One Of D.C.’S Hottest Chefs Follows His Passion, Changes Careers
“One of D.C.’s hottest chefs follows his passion changes careers”
By: Marlena Chertock
Years ago locals came to 147 Maple Ave W. looking for a doughnut. Now, the restaurant at the same location serves American food with a flair. There’s beet salad, scallops and duck.
Tim Ma, the chef and owner of Maple Ave Restaurant, opened the restaurant almost four years ago. Last month Ma was voted one of the hottest chefs of 2013 in the D.C. region byEater.com and Northern Virginia Magazine named Maple Ave Restaurant as the best restaurant for both 2011 and 2012.
The restaurant is surrounded by shops, apartments and other restaurants on a small main street in Vienna, Va. It seats 28 and serves about 600 people a week.
Ma and his co-owner and wife, Joey Hernandez, went from bankruptcy four months after opening the restaurant to having extra seating in the back during brunches or Friday and Saturday night dinners. There are high tables with stools and a bar in the back.
Ma didn’t start out as a successful chef. For eight years he was as an engineer, working on construction projects in the Virginia area that sometimes took four years to complete. “I never saw the end product,” Ma said. “I never met the people who were using the things I was building.”
It’s the opposite with cooking, which is what draws him to it. “Here, what you’re working on you see an immediate reaction,” he said. “Your end-user is immediately able to tell you if what you made is good or bad. It takes 10 to 15 minutes a dish, not four years on a project.”
Ma knew he eventually wanted to open a restaurant. It’s in his blood. Many of his family members owned Chinese restaurants in New York and Arkansas. But he knew nothing about cooking.
So he went to the French Culinary Institute, now the International Culinary Center, when he was about 30. He survived long hours in the kitchen and criticism. “A lot of people don’t realize the true reality of being in the kitchen,” Ma said. “It’s not TV, it’s not “Top Chef,” it’s not even “Hell’s Kitchen.” Yes, there’s yelling. But in a real kitchen when you do something good you don’t get acknowledged for it. You just understand that if you’re not getting yelled at you did something good. It takes a certain personality to be able to withstand that.”
Ma credits his methodical, meticulous and patient personality to his engineering background. He enjoys the repetition in professional cooking.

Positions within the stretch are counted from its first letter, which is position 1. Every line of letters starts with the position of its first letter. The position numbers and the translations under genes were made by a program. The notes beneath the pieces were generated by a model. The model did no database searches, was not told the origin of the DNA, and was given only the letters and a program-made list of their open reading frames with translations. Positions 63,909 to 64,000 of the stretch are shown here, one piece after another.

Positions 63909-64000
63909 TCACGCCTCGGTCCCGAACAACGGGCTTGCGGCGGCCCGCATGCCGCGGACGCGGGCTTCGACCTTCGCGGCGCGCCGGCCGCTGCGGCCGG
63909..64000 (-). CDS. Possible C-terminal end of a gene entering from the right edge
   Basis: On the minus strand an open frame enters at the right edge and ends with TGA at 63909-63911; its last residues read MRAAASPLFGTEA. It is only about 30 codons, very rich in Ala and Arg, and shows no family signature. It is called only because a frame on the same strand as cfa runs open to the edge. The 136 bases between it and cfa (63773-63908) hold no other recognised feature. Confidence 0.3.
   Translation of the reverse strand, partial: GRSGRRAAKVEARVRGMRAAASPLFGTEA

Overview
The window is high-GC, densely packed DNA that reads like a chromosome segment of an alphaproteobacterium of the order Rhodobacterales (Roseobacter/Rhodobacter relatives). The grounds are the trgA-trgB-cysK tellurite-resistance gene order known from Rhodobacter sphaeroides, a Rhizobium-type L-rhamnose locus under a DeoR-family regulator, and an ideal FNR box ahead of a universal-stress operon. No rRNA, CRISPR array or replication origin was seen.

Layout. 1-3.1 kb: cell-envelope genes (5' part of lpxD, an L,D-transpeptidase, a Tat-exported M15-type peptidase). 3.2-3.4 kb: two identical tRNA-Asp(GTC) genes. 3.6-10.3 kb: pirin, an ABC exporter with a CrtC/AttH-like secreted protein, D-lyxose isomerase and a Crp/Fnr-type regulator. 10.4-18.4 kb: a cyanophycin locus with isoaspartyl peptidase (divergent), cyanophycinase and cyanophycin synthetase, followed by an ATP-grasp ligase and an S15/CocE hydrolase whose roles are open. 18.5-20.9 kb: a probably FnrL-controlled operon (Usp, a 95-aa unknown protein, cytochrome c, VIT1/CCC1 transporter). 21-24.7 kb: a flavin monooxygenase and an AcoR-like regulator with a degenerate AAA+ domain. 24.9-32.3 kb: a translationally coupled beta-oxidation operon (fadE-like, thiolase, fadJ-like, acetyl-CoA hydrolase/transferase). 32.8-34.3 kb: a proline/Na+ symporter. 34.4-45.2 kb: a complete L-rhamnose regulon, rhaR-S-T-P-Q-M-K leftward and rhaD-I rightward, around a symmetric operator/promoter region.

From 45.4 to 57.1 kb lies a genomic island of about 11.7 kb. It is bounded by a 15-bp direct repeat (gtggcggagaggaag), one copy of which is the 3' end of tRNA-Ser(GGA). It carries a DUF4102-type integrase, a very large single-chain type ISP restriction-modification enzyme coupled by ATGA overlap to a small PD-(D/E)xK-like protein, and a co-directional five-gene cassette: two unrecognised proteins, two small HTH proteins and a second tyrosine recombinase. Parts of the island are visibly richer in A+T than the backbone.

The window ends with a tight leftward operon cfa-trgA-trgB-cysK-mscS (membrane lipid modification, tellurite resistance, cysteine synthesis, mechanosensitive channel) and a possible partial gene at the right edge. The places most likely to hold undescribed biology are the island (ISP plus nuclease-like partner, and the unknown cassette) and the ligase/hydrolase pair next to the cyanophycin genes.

“A lot of people take that for granted in this business,” he said. “Success is defined by your methodical and meticulous repetition and being able to convey that to other people. Because you’re not the only one cooking back there and you have to rely on other people’s skills.”
Ma said he is grateful he can rely on his counterpart and wife to help run the restaurant. Hernandez manages the front of the restaurant, marketing and public relations, while Ma usually manages the back and the kitchen. That’s the structure for most mom and pop restaurants, he said. And Maple Ave Restaurant is a true mom and pop — they opened on a few credit cards and money from Ma’s parents.
“I think most people speculate that it would be extremely hard (to work with your spouse) but if you both have a passion it makes it easier,” Hernandez said. “Lucky for us this was a dream that we both share.”
Hernandez is so determined in this dream that she sent wine orders to the restaurant from her BlackBerry while she was in the hospital after she gave birth to her daughter. She also plans to have her daughter, 2, and son, 8 months old, help out as soon as they can hold menus.
“We’re both perfectionists,” she said. “We will literally give every single thing to make it work. You just learn to adapt to a new lifestyle. Our life is just a little bit different than your average 9 to 5 person.”
That is one of the hardest parts of owning a restaurant — trying to balance family, personal life and being their own bosses. They spend their weekends and holidays cooking for others.
But connecting with people through food is also rewarding. “I can’t tell you how many people we’ve met since we’ve opened,” Hernandez said. “We’ve seen their kids grow up, or now they have grandkids, or their kids got married. Being able to be a part of that is great.”
Ma and Hernandez will have to learn to balance a bit more since they’re opening a second restaurant in Arlington later this year. They won’t abandon the Maple Ave restaurant, since “it’s our baby,” according to Ma. But they are excited for another.
“There’s a lot of things that we’re going to learn,” Hernandez said. “That’s one of the things I love about this business. There’s always something new.”
She’s also happy that Ma will get a proper kitchen and more space to create. The kitchen in the current restaurant is small. “It’s amazing how much food goes out of that tiny kitchen,” she said. “The more amazing part is people enjoy it and keep coming back.”
Daphne Domingo contributed to this report.
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